The Revised Oregon Code of Judicial Conduct states that judges and candidates for judicial positions must not:
- make pledges or promises of conduct in office that could inhibit or compromise the faithful, impartial and diligent performance of the duties of the office;
- publicly identify, for the purpose of election, as a member of a political party other than by registering to vote;
- personally solicit campaign contributions in money or in kind.
Vance Day is an honorable man and deserves that title attached to an elective office and/or judge or justice of a court of law — Honorable. The Marion County Republican Central Committee joins the Oregon Republican Party to proudly and without reservation support his quest to be elected to the Oregon Court of Appeals.
The courts have a Constitutional role to provide "a check against the other two branches of government". Rather than checking legislative and Executive excesses, Oregon courts have joined them, granting the necessary cover under the imprimatur of constitutionality. Small wonder, since all the judges share the same judicial philosophy of the majority political party.
His allegiance to the constitutions of the United States and Oregon is displayed in his three campaign themes: Equality, Freedom, Rule of Law. "Equality," he says, "is the bedrock of the American Dream." Of freedom, Mr. Day knows "what it's like to have the boot of the government on my neck. I know that justice delayed can easily become justice denied. I know what it's like to be on the receiving end of the group-think weaponized to punish dissenting voices." Only by applying the rule of law "equally to all people, in all places, at all times, in the same manner" will we be able to stop the descent of our state and nation into tyranny.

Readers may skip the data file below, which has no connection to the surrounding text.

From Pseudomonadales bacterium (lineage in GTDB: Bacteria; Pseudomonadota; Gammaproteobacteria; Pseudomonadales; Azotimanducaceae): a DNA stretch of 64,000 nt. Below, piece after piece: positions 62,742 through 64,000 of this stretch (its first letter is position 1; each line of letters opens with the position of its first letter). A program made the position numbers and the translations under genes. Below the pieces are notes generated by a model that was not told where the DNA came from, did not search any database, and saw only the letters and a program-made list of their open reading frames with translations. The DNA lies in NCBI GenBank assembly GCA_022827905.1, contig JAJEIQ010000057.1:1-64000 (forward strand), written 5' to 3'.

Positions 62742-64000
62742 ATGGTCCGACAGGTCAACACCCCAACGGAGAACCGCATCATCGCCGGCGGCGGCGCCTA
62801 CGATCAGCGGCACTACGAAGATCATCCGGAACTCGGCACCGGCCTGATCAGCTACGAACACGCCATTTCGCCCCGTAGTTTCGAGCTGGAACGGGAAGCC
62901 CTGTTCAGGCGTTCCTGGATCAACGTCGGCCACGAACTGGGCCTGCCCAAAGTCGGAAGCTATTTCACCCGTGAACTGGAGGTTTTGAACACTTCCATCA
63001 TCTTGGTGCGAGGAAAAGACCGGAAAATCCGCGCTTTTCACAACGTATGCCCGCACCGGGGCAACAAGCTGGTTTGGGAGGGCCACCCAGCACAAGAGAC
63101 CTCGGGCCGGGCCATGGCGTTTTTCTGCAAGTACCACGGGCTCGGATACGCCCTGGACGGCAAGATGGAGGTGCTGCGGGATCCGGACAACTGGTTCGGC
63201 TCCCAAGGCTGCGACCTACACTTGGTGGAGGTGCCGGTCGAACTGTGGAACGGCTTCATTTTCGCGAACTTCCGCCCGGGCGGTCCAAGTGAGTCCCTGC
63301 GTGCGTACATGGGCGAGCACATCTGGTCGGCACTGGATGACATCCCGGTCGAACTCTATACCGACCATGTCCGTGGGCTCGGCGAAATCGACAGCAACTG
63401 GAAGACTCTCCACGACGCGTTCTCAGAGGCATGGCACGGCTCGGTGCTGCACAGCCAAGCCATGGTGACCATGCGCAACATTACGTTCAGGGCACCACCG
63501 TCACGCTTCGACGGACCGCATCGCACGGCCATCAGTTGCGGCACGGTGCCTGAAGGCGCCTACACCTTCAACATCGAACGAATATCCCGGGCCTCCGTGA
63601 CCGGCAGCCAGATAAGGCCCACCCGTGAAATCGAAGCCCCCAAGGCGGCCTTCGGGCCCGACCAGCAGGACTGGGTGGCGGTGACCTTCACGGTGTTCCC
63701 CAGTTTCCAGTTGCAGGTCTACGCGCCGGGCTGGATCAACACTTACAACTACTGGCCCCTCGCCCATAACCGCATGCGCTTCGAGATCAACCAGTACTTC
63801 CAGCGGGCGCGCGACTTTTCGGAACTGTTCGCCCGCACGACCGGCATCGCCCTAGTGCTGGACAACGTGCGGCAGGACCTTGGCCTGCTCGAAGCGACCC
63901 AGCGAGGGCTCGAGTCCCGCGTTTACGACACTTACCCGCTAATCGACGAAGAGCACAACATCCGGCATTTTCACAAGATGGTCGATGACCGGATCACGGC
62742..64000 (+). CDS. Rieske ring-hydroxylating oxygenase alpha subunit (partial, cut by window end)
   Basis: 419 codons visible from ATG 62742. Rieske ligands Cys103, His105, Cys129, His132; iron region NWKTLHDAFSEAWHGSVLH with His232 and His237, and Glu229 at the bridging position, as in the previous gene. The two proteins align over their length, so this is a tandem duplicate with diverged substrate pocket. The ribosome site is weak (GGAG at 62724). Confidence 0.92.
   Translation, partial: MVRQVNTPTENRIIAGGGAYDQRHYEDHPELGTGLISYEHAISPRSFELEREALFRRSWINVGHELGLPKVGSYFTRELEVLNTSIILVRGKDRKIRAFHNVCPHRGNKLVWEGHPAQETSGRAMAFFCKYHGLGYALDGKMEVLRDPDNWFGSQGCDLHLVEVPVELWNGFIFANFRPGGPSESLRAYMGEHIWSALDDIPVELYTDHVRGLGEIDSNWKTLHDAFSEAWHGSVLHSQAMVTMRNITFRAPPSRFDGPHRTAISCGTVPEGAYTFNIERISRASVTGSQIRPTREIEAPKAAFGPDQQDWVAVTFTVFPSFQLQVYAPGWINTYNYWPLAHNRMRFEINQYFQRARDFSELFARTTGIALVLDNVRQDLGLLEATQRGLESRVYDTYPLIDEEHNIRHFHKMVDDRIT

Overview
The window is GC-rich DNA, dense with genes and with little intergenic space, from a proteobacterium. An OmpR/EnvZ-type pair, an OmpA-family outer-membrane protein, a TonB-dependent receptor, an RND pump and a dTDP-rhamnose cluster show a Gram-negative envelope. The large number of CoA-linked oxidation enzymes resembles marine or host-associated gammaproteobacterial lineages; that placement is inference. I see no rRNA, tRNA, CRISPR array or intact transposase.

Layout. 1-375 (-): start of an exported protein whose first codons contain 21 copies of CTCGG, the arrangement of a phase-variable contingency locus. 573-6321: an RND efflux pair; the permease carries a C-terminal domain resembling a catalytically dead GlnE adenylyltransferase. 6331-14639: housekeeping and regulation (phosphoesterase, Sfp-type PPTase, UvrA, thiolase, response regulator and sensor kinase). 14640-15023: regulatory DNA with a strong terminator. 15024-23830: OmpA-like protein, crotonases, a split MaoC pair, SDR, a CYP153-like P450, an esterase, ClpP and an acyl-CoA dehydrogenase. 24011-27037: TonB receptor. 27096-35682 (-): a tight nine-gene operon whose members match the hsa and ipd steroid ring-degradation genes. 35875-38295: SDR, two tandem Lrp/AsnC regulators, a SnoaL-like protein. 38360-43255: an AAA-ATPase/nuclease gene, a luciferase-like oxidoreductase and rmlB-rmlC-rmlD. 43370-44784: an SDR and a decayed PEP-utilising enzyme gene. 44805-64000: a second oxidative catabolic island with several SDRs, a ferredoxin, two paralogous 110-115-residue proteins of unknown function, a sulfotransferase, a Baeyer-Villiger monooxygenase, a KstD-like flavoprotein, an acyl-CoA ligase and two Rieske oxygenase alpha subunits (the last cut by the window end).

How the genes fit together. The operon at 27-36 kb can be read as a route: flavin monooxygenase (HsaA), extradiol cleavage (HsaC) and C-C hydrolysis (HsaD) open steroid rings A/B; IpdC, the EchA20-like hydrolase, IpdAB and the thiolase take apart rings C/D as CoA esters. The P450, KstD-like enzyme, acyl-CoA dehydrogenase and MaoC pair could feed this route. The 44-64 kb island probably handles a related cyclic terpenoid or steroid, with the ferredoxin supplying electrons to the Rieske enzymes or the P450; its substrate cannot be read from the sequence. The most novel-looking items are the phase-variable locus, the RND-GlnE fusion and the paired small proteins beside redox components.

Because the Circuit Courts in Oregon are the trial courts, lawyers are even more loathe to challenge the incumbents since no one really believes that sitting judges can completely dismiss any emotions left over from an electoral challenge. On the other hand, not all attorneys are litigators who would routinely represent clients at trial in court. Although organizing a write-in campaign to challenge an incumbent on either the Oregon Supreme Court or the Oregon Court of Appeals would be too daunting a task since both are elected statewide, District 3 encompasses only Marion County. It could be done. We will be considering six (6) positions this May.
One note of history here, however. In 2012, Position 11 came open; there are 14 positions for District 3. Two candidates vied for it: Marion County Deputy District Attorney Donald Abar and Attorney Channing Bennett. During the campaign that year, both candidates accepted invitations to speak to the Marion County Republican Central Committee. Mr. Abar received our endorsement and went on to win the May election. He still serves on the court. The Honorable Channing Bennett, the incumbent for Position 1, states in his Voter Pamphlet statement that Gov. Brown appointed him in January 2016 and was then elected in May.